Performance of different drought indices for agriculture drought in the North China Plain

  • Xianfeng Liu
  • Xiufang Zhu
  • Yaozhong Pan
  • Jianjun Bai
  • Shuangshuang Li
Article
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Abstract

The Palmer drought severity index (PDSI), standardized precipitation index (SPI), and standardized precipitation evapotranspiration index (SPEI) are used worldwide for drought assessment and monitoring. However, substantial differences exist in the performance for agricultural drought among these indices and among regions. Here, we performed statistical assessments to compare the strengths of different drought indices for agricultural drought in the North China Plain. Small differences were detected in the comparative performances of SPI and SPEI that were smaller at the long-term scale than those at the short-term scale. The correlation between SPI/SPEI and PDSI considerably increased from 1- to 12-month lags, and a slight decreasing trend was exhibited during 12- and 24-month lags, indicating a 12-month scale in the PDSI, whereas the SPI was strongly correlated with the SPEI at 1- to 24-month lags. Interestingly, the correlation between the trend of temperature and the mean absolute error and its correlation coefficient both suggested stronger relationships between SPI and the SPEI in areas of rapid climate warming. In addition, the yield–drought correlations tended to be higher for the SPI and SPEI than that for the PDSI at the station scale, whereas small differences were detected between the SPI and SPEI in the performance on agricultural systems. However, large differences in the influence of drought conditions on the yields of winter wheat and summer maize were evident among various indices during the crop-growing season. Our findings suggested that multi-indices in drought monitoring are needed in order to acquire robust conclusions.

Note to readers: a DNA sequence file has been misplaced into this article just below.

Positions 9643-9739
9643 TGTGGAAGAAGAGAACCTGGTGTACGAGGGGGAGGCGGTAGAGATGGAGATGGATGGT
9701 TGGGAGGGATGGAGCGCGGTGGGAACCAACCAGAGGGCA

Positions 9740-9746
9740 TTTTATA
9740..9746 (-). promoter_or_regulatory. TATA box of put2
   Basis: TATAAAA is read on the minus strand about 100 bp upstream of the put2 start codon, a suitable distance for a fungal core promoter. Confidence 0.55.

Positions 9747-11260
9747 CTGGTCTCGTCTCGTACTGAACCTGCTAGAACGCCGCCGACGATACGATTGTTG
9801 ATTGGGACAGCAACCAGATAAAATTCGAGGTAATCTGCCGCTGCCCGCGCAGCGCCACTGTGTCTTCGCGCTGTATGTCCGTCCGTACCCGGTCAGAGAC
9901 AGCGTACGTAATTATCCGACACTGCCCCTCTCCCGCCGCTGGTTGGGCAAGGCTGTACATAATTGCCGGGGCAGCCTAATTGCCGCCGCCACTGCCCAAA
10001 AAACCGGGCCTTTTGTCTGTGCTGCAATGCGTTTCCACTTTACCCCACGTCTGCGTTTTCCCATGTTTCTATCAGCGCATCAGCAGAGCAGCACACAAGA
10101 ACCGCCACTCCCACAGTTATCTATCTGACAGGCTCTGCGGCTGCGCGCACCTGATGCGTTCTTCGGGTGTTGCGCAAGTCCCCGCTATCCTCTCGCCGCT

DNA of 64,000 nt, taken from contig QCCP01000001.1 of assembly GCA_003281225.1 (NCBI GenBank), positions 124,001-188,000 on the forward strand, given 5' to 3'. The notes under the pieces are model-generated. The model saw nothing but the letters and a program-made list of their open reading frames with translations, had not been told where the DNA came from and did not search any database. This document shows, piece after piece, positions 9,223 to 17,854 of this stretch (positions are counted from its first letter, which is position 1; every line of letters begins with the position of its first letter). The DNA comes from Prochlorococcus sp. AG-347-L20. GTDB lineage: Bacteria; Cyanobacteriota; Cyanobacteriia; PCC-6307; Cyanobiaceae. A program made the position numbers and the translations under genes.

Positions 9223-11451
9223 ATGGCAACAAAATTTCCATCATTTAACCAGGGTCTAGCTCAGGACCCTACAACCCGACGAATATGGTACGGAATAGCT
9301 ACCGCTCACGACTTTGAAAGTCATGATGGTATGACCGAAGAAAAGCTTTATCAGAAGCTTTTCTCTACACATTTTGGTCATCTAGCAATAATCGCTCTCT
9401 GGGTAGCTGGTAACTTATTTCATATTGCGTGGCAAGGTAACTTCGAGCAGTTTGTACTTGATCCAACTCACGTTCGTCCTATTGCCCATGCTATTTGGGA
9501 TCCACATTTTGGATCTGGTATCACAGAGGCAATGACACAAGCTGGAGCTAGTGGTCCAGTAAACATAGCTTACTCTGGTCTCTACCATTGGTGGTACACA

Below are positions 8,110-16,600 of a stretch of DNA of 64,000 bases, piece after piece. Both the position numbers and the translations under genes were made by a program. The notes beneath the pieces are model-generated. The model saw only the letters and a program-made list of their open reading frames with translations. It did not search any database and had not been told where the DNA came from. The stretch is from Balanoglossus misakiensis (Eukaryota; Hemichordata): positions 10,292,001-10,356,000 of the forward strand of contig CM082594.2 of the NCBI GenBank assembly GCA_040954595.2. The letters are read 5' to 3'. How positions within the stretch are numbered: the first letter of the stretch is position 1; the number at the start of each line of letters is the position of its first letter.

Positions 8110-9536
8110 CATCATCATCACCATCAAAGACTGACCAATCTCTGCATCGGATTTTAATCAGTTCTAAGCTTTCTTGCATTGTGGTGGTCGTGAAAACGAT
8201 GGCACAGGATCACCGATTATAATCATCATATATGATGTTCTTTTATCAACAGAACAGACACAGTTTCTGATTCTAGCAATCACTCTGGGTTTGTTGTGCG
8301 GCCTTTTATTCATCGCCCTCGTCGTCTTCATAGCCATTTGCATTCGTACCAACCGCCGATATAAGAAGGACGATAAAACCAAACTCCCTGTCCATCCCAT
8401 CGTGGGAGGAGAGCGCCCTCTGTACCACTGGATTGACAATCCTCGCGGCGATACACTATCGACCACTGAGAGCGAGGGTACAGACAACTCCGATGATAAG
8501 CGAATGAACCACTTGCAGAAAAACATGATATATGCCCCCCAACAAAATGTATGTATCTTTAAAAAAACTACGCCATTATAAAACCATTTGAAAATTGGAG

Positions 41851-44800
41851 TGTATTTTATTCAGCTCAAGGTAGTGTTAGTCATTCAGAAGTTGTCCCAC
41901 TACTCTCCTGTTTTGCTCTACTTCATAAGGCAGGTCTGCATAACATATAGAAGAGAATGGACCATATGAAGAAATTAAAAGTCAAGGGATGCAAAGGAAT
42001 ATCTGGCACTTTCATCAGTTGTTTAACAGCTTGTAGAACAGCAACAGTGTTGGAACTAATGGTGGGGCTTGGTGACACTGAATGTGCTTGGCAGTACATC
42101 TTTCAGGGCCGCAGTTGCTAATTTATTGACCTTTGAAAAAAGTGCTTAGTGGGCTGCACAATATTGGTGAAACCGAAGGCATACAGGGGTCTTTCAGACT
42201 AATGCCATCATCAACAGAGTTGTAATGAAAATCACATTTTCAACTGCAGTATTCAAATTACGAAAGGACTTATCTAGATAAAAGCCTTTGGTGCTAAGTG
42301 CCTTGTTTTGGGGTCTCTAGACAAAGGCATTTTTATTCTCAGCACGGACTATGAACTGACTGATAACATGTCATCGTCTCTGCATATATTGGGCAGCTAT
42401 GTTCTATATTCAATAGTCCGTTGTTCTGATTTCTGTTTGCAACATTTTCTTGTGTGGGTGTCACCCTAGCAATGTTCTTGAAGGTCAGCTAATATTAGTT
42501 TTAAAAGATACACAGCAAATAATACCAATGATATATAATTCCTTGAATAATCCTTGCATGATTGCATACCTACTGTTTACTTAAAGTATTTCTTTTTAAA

Keywords

agriculture drought Palmer drought severity index standardized precipitation index standardized precipitation evapotranspiration index North China Plain 

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Notes

Acknowledgements

This work was supported by the Fundamental Research Funds for the Central Universities (GK201703049) and the Major Project of High Resolution Earth Observation System, China.

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Copyright information

© Xinjiang Institute of Ecology and Geography, the Chinese Academy of Sciences and Springer-Verlag GmbH Germany, part of Springer Nature 2018

Authors and Affiliations

  • Xianfeng Liu
    • 1
  • Xiufang Zhu
    • 2
  • Yaozhong Pan
    • 2
  • Jianjun Bai
    • 1
  • Shuangshuang Li
    • 1
  1. 1.School of Geography and TourismShaanxi Normal UniversityXi’anChina
  2. 2.Institute of Remote Sensing Science and Engineering, Faculty of Geographical SciencesBeijing Normal UniversityBeijingChina

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